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Mosquitoes, National Theatre review - Olivias Colman and Williams dazzle amid dramatic excess | reviews, news & interviews

Mosquitoes, National Theatre review - Olivias Colman and Williams dazzle amid dramatic excess

Mosquitoes, National Theatre review - Olivias Colman and Williams dazzle amid dramatic excess

Lucy Kirkwood play fusing science and familial disarray is as exhausting as it is enlightening

Sister act: Olivia Williams and Olivia Colman in 'Mosquitoes'Brinkhoff/Mogenburg

There's enough plot for a dozen plays buzzing its way through Mosquitoes, Lucy Kirkwood's play that uses the backdrop of the Large Hadron Collidor (LHC) to chronicle the multiple collisions within a family.

Veering off now and then into discussion of particle physics, Rufus Norris's furiously busy production is anchored by Olivia Colman and Olivia Williams as largely fractious siblings enmeshed in a spiralling landscape of sexting, career sabotage, incipient senility, and a helluva lot more.

Any one of these topics might have made a play all its own, and the accomplished creative team here on hand struggles to contain Kirkwood's disparate strands under one cosmic roof. It's admirable, for sure, when writing forsakes the merely quotidian to aim at something larger: Tony Kushner's Perestroika in the National Theatre auditorium next door proves that dramatic untidiness can be its own, expansive reward. But it's difficult on this occasion not to feel that a lot of the scientific chat isn't simply so much window dressing amplifying an essentially quotidian domestic drama. Factor in the sizeable leaps in logic required at times by the plot, and you have an experience that exhausts at least as often as it enlightens. Amanda Boxer and Olivia Colman in 'Mosquitoes'Luckily, Norris has found two lead actresses who elicit empathy even when the actual material seems determined to forestall it. Williams plays Alice, a Switzerland-based scientist and brainiac who has devoted her life to pioneering work with the LHC even as concerns mount as to whether science is wreaking havoc with our planet's safety. Colman is Alice's less-clever, Luton-based sister Jenny, who guzzles Rescue Remedy, revels in her own racism, and wishes multiple sclerosis on the putative girlfriend of her angry, often-absent nephew, Luke (Joseph Quinn). Charming, eh?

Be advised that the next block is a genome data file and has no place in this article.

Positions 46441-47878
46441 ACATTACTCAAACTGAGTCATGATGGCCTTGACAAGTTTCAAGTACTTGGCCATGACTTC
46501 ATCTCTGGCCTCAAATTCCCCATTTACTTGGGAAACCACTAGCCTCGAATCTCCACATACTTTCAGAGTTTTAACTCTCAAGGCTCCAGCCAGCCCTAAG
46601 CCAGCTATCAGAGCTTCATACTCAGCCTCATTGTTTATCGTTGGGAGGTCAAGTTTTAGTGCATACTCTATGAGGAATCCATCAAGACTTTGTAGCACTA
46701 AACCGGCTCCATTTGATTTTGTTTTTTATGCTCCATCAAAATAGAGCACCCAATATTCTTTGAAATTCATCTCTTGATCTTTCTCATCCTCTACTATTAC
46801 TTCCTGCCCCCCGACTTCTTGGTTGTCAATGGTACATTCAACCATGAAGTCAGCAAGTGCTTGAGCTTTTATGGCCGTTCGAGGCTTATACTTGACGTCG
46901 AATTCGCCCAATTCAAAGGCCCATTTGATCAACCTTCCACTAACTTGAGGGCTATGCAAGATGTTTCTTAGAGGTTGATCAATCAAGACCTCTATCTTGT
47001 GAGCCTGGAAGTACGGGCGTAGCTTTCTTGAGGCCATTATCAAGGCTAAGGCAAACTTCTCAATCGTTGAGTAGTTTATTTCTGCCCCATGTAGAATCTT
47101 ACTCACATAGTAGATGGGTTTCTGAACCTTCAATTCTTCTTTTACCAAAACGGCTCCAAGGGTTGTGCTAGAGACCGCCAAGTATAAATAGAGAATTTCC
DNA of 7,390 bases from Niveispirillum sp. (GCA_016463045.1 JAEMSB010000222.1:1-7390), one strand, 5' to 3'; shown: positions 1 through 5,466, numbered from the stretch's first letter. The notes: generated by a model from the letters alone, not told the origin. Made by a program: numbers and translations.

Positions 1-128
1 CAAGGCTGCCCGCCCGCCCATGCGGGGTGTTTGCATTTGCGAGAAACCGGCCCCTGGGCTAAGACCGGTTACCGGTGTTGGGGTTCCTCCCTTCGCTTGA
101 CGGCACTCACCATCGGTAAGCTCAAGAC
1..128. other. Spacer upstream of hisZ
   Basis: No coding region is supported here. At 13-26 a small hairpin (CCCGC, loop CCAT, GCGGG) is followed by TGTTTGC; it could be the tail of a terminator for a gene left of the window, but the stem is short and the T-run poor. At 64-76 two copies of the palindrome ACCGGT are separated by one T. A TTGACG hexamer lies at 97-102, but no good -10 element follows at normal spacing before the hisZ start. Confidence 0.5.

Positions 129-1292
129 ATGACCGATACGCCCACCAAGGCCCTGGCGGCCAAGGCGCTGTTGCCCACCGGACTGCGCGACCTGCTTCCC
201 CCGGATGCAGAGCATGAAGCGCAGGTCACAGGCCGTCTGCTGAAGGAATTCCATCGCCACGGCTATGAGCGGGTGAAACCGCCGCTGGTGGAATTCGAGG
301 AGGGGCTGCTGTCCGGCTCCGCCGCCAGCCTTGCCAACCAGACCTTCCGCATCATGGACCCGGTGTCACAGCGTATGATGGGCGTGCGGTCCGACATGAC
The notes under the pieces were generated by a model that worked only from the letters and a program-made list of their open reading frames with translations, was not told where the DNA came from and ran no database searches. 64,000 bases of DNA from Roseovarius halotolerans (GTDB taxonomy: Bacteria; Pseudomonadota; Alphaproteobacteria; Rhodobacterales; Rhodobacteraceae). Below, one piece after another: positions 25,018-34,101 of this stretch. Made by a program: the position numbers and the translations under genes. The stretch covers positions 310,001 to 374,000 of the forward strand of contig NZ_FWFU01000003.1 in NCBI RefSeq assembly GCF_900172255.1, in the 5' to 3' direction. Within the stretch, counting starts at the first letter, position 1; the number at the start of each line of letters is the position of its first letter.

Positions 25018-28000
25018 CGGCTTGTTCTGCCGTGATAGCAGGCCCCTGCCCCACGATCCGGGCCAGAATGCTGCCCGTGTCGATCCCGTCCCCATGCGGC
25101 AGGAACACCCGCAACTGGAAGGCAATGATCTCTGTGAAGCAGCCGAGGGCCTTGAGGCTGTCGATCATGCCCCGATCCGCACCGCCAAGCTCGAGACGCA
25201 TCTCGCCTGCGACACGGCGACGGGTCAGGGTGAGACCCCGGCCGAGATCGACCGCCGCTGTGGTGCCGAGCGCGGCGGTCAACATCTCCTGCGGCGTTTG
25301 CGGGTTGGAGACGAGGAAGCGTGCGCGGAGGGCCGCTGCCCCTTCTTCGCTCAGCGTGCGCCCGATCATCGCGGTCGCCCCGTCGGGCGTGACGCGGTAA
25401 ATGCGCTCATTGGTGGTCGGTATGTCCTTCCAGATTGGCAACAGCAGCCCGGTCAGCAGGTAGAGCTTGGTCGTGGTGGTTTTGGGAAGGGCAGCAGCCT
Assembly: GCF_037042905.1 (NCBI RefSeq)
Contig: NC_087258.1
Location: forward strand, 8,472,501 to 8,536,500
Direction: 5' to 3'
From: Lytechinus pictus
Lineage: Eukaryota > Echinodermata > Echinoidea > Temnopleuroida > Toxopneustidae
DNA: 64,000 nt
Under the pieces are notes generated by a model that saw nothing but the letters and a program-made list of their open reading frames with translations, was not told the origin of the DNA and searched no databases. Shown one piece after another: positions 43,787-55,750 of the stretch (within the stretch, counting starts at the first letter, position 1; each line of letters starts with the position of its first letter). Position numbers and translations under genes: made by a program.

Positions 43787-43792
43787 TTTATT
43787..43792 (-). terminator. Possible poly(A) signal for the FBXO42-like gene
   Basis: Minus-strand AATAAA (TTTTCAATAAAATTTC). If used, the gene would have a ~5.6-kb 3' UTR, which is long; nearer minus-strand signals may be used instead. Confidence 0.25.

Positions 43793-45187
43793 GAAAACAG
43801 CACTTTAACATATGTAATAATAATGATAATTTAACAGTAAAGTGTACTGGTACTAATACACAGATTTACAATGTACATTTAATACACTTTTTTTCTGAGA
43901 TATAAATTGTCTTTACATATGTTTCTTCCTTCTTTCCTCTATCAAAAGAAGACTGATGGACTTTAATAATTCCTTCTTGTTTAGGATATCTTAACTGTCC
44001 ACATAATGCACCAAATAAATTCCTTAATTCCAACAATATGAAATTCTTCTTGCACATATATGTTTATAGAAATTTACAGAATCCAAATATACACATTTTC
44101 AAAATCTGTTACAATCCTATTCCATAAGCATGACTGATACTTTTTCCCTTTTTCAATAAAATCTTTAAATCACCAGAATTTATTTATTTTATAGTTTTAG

Alice looks out into the vast unknown and is abetted towards that end by the gnomic if familially connnected figure of The Boson (Paul Hilton), who shows up now and again to roam the periphery of Katrina Lindsay's circular, metaphor-rich set and enumerate the ways in which the world might end. He also indulges in one of those quasi-epilogues (here situated before the actual ending) in which we are told what will happen in time to at least one of the central characters; alas, it isn't pretty.